"I want to welcome everyone to the latest in our ongoing series of hearings focusing on retirement security. Today, we are going to take a closer look at the question: How much do families need to save for retirement?
"I guess I'm about to find out what life in retirement is like, but I already know from my constituents that the dream of a secure retirement is growing fainter. Whether it is a young family struggling to pay off student loan debt, save for their kid's education, and put something aside for their own retirement--or a 65-year-old nurse finally eligible to stop working--Americans are terrified about whether they will have enough money to live on when they stop working.
"That is why we are starting this new Congress by focusing on how we can help people save for retirement. Today we are going to hear testimony about how much people need to save, what is holding folks back, and how we can help people build a nest egg.
"As a starting point for this discussion, we need to keep in mind the bottom line: people simply are not saving enough. I have said this before, but the retirement income deficit -- meaning the difference between what people have saved for retirement and what they should have saved -- is estimated to be as high as $6.6 trillion. Half of Americans have less than $10,000 in savings.
"These numbers are disturbing -- and frightening. People who run out of money when they get old see their living standard decline, and they lean more and more on the social safety net, squeezing governments at all levels.
"So we need to do more to help American families cope with this looming retirement crisis. Hardworking Americans deserve to be able to rest, take a vacation, and spend more time with their grandkids when they get older. But to do so, they need to have better opportunities to save prior to retirement.
"It used to be the case that families could rely on the "three legged stool' of retirement security -- an employer-provided pension, personal savings, and Social Security. First, Social Security provided a base to keep seniors out of poverty. Fortunately, it still does so today.
"Second, people could count on a defined-benefit pension plan that would give them a secure source of retirement income for life. Having that pension meant you could go to bed at night and sleep easy because you knew that when you retired, you would have a predictable, guaranteed source of income for as long as you lived. But today, this kind of traditional defined-benefit pension is an endangered species.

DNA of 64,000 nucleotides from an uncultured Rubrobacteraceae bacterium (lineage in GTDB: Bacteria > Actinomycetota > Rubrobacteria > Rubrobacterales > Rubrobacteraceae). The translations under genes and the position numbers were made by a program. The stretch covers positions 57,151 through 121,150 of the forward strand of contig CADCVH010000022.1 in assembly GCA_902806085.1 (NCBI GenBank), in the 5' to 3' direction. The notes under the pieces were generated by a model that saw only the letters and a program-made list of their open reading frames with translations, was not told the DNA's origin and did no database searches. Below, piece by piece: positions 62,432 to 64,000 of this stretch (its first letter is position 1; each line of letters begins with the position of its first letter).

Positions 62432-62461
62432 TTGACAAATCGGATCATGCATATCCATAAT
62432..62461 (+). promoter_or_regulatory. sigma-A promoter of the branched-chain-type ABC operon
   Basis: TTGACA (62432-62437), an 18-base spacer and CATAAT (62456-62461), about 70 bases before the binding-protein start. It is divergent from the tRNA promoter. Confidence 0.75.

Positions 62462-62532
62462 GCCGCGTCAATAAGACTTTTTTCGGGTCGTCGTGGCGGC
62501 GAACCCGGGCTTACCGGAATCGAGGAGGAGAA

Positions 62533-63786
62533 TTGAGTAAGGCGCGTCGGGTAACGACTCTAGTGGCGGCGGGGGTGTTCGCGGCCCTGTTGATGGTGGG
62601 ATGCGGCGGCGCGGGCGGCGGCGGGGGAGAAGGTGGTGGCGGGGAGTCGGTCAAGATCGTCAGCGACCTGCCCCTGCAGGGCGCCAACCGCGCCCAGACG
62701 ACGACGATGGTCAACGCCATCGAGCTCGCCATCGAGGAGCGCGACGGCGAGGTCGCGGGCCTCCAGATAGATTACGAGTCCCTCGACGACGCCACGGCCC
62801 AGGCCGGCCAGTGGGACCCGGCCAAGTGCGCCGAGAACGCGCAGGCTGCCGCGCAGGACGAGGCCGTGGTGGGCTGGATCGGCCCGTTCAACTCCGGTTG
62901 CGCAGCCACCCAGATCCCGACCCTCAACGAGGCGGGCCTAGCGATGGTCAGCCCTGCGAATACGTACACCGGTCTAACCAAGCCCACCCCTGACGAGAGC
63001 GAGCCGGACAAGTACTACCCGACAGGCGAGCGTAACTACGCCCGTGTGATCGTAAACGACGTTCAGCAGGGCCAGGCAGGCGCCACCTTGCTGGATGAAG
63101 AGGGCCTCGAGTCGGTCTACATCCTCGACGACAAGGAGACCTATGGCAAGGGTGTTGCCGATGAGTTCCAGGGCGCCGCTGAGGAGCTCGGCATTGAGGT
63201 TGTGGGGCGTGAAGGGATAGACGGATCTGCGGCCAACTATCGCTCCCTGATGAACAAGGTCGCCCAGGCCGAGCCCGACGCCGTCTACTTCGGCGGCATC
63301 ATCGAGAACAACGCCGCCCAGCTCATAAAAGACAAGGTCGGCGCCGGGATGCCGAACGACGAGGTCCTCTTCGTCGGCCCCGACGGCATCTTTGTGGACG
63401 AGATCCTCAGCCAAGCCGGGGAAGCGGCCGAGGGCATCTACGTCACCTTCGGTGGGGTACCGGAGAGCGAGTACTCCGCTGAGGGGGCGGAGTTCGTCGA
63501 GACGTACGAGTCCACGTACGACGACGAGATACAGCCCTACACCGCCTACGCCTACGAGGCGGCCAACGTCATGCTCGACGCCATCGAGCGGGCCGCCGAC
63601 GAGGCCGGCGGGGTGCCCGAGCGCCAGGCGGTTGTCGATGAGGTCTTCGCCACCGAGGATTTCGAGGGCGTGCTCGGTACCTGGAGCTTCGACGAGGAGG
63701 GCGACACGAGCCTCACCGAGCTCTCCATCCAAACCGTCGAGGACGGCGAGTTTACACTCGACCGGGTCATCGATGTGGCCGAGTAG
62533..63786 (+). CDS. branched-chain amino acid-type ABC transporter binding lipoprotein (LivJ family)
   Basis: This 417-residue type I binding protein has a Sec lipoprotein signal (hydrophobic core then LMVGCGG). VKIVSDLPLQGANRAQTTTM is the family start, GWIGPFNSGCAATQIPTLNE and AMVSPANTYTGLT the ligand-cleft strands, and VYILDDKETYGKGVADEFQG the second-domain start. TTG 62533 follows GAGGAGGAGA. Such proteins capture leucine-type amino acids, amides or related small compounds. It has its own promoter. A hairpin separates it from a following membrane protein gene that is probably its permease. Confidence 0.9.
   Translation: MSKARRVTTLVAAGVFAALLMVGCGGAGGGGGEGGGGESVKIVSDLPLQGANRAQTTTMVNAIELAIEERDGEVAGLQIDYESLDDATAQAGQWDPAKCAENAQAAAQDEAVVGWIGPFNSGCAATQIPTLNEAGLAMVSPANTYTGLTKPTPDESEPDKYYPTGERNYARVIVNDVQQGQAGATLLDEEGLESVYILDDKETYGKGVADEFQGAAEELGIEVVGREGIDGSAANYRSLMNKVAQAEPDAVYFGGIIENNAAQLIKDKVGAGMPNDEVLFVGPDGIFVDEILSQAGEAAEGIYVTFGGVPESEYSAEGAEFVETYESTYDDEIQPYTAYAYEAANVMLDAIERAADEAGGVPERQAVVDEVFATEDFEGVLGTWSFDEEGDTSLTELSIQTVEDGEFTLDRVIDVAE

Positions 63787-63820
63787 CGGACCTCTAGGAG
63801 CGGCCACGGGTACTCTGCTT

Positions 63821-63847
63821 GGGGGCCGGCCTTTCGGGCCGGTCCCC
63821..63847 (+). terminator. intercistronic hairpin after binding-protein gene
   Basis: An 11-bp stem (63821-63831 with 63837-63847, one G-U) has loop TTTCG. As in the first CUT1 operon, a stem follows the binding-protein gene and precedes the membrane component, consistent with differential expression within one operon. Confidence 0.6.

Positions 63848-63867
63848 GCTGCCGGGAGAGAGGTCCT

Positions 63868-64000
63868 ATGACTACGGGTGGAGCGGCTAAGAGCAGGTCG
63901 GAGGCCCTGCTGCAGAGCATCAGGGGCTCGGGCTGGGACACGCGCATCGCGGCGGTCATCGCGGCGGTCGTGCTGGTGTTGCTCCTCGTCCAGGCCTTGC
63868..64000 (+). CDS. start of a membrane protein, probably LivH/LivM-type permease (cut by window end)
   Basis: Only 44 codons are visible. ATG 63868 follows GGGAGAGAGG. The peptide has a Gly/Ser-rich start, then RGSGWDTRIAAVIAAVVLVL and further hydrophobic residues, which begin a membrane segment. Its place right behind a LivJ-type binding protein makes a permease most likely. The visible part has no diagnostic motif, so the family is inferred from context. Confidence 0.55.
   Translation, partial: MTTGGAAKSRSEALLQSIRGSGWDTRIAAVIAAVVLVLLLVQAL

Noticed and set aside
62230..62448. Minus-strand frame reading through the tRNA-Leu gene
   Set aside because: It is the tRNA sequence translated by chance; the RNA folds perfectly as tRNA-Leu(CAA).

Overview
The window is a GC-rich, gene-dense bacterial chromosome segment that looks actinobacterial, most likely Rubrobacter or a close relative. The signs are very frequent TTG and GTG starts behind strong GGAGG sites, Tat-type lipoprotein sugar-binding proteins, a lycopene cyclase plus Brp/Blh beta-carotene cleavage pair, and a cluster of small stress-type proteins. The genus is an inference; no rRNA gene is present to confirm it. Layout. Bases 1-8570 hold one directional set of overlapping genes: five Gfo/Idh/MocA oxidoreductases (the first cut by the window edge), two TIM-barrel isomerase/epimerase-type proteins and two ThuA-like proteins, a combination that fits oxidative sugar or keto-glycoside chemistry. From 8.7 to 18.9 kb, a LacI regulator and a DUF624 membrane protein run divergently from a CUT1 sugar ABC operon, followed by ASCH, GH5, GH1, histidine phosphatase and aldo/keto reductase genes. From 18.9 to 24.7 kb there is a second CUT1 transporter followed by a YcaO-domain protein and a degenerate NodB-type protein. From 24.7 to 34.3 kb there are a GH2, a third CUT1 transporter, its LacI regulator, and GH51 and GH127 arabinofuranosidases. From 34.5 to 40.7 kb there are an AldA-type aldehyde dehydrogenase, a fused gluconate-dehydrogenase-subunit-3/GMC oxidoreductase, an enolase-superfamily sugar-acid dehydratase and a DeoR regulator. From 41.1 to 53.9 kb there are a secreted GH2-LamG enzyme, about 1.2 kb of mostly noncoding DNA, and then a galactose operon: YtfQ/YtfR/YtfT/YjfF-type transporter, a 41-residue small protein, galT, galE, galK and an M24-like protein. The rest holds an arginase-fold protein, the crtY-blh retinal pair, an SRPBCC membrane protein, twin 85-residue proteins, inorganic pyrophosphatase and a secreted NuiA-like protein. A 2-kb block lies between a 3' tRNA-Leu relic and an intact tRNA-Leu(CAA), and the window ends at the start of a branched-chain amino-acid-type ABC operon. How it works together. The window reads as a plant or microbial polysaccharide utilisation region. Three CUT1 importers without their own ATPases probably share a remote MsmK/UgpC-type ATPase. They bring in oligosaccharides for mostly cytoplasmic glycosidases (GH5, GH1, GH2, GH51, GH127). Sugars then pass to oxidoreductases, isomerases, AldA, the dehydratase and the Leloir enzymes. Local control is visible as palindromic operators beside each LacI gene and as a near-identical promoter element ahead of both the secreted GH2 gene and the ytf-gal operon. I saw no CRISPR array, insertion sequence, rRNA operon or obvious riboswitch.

"Third, people would have their savings. But these days, stagnant wages and rising costs are making it tougher and tougher for people to save. Although many employers now offer retirement savings plans -- such as the 401(k) -- those plans were designed to supplement traditional pensions, not replace them. Savings rates are just too low, and very few 401(k) plans offer people an easy, cost-effective way to convert their savings into a steady stream of lifetime retirement income. I look forward to hearing about some of the innovative ways that companies like TIAA-CREF and Fidelity are helping people cope with these challenges.
"I am a true believer that we need to restore the three-legged stool, and that starts with rebuilding the pension system. After half a dozen hearings and countless discussions with stakeholders in Washington and back in Iowa, I released a report last year called "The Retirement Crisis and a Plan to Solve It.' The report summarizes what I have learned through this process, and it puts some excellent policy proposals on the table to help us rebuild the pension system.
"There are a lot of employers out there that still have traditional pensions. I applaud them, and I am fully committed to taking steps to help them continue to do what is right by their employees. But we need to do something to give middle class families the opportunity to earn a pension while, at the same time, making those plans more attractive to employers.
"We have heard time and time again in this Committee that employers -- especially small businesses -- think that pensions are just too complex and risky. That's why my plan would create a new type of greatly simplified, privately-run pension plan -- called a USA Retirement Fund -- that businesses could offer their employees to provide a secure source of retirement income for life without businesses taking on all of the investment, management and longevity risks.
"I am making pension reform a top priority in this Congress for the Committee. Fortunately, retirement security has always been an area of great bipartisan concern, so I look forward to working with my colleagues on both sides of the aisle to forge a productive way forward."